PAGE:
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Am J Clin Nutr. 2005 Jan;81(1):95-103.

{alpha}-Tocopherol disappearance is faster in cigarette smokers and is inversely related to their ascorbic acid status.

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Department of Human Nutrition, The Ohio State University, Columbus, OH, USA.



Cigarette smokers have enhanced oxidative stress from cigarette smoke exposure and from their increased inflammatory responses.


The objective of this study was to determine whether cigarette smoking increases plasma alpha-tocopherol disappearance in otherwise healthy humans.


Smokers and nonsmokers (n = 10/group) were supplemented with deuterium-labeled alpha-tocopheryl acetates (75 mg each of d(3)-RRR-alpha-tocopheryl acetate and d(6)-all-rac-alpha-tocopherols acetate) for 6 evenings (days -6 to -1). Plasma alpha-tocopherols, ascorbic acid, uric acid, and F(2alpha)-isoprostanes were measured in blood samples collected on days -6 through 17. The urinary alpha-tocopherol metabolite, alpha-carboxy-ethyl-hydroxy-chroman (alpha-CEHC), was measured on days -6, 0, and 17 in 24-h urine samples.


F(2alpha)-isoprostanes were, on average, approximately 40% higher in smokers than in nonsmokers. On day 0, plasma labeled and unlabeled alpha-tocopherol concentrations were not significantly different between groups. Smoking resulted in faster fractional disappearance of plasma alpha-tocopherol (0.215 +/- 0.011 compared with 0.191 +/- 0.009 pools/d; P < 0.05). Fractional disappearance rates of alpha-tocopherol correlated with plasma ascorbic acid concentrations in smokers (P = 0.021) but not in nonsmokers despite plasma ascorbic acid concentrations that were not significantly different between groups. By day 17, cigarette smoking resulted in lower plasma alpha-tocopherol concentrations and urinary excretion of labeled and unlabeled alpha-CEHC (P < 0.05).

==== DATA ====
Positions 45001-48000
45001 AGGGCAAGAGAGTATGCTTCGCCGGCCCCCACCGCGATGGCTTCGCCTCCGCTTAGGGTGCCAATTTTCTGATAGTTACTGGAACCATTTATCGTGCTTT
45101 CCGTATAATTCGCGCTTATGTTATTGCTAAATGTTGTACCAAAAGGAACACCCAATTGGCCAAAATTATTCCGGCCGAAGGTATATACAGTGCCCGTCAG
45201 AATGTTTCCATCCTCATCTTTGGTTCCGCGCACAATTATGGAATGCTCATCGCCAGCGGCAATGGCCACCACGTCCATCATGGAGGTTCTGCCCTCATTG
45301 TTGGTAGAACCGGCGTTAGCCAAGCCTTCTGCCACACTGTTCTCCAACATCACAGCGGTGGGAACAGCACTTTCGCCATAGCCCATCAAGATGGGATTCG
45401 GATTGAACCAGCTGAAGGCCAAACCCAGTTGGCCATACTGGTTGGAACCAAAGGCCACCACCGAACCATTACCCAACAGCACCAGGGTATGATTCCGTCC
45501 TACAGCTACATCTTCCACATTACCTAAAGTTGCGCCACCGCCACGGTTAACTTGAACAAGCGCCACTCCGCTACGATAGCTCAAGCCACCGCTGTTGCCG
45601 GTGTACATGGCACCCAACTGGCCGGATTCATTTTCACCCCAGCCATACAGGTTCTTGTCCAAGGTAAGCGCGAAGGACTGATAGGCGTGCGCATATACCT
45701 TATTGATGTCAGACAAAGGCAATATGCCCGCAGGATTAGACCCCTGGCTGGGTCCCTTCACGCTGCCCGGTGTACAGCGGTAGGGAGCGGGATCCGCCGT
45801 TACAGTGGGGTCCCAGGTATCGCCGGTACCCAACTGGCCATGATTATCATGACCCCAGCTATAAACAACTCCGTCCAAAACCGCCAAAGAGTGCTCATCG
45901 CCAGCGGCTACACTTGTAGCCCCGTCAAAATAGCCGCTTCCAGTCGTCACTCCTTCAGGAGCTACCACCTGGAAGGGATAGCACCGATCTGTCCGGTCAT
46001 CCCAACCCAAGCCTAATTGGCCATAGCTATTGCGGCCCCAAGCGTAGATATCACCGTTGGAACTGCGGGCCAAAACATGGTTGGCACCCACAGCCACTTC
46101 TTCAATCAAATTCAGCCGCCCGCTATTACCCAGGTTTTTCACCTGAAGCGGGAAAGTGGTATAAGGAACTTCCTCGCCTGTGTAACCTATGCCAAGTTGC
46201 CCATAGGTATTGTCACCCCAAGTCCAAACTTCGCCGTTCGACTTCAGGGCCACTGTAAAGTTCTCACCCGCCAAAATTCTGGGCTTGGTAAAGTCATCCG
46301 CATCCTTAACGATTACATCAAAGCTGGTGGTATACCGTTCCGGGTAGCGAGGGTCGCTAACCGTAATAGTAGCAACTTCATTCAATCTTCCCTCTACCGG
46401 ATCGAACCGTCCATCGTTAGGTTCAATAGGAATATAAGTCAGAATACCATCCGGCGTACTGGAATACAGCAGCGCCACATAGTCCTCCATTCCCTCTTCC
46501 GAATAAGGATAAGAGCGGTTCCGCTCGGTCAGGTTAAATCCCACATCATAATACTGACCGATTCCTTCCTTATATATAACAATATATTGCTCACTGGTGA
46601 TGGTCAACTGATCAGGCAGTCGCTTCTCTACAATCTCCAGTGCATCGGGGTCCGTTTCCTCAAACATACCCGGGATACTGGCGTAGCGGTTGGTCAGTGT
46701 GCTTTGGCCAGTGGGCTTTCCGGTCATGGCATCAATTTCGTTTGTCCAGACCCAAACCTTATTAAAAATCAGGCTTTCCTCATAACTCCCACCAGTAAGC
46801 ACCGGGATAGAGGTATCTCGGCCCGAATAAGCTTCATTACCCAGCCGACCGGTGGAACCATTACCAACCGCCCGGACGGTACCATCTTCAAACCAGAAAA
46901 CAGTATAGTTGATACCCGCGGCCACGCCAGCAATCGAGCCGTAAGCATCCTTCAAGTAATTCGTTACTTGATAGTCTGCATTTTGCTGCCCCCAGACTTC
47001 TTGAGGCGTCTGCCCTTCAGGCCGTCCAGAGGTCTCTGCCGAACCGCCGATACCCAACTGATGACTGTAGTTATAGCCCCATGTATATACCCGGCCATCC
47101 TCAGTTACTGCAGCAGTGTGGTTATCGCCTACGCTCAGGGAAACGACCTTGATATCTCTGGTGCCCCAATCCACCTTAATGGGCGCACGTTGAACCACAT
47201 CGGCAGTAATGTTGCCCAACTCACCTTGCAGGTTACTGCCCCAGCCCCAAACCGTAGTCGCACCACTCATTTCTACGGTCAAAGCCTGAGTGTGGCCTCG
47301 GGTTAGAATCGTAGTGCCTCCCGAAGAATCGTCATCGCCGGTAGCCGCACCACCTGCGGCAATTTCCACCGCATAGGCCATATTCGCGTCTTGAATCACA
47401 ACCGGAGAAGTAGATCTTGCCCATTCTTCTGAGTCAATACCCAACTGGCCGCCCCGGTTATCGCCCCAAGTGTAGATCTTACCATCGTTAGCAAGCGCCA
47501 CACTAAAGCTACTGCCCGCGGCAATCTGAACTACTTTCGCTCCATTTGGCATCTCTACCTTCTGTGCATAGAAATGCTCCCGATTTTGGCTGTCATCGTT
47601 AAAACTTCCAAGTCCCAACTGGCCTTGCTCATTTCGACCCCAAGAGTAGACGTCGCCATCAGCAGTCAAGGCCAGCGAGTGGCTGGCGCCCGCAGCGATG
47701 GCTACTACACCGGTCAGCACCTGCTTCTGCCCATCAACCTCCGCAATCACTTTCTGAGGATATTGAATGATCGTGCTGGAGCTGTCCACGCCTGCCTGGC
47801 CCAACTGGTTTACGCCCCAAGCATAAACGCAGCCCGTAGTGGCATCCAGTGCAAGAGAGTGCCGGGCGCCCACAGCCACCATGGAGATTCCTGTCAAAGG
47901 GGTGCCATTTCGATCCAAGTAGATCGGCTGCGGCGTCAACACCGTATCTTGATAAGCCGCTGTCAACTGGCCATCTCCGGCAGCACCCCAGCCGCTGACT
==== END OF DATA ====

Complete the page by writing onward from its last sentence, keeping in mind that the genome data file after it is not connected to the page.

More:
Cigarette smoking increased alpha-tocopherol disappearance. Greater rates of alpha-tocopherol disappearance in smokers appear to be related to increased oxidative stress accompanied by lower plasma ascorbic acid concentrations. Thus, smokers have an increased requirement for both alpha-tocopherol and ascorbic acid.

[Indexed for MEDLINE]

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